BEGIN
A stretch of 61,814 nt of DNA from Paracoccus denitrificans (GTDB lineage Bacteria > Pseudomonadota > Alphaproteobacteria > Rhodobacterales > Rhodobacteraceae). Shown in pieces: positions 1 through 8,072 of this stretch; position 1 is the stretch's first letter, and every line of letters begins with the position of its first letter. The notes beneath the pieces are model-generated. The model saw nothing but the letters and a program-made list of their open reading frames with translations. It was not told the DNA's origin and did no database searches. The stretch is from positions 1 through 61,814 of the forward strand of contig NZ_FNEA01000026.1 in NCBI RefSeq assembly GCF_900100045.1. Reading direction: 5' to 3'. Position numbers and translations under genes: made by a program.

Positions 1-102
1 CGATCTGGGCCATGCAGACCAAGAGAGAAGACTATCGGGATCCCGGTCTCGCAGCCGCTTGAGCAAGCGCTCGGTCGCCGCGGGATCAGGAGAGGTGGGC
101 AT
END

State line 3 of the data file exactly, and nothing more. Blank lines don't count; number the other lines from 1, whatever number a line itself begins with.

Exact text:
1 CGATCTGGGCCATGCAGACCAAGAGAGAAGACTATCGGGATCCCGGTCTCGCAGCCGCTTGAGCAAGCGCTCGGTCGCCGCGGGATCAGGAGAGGTGGGC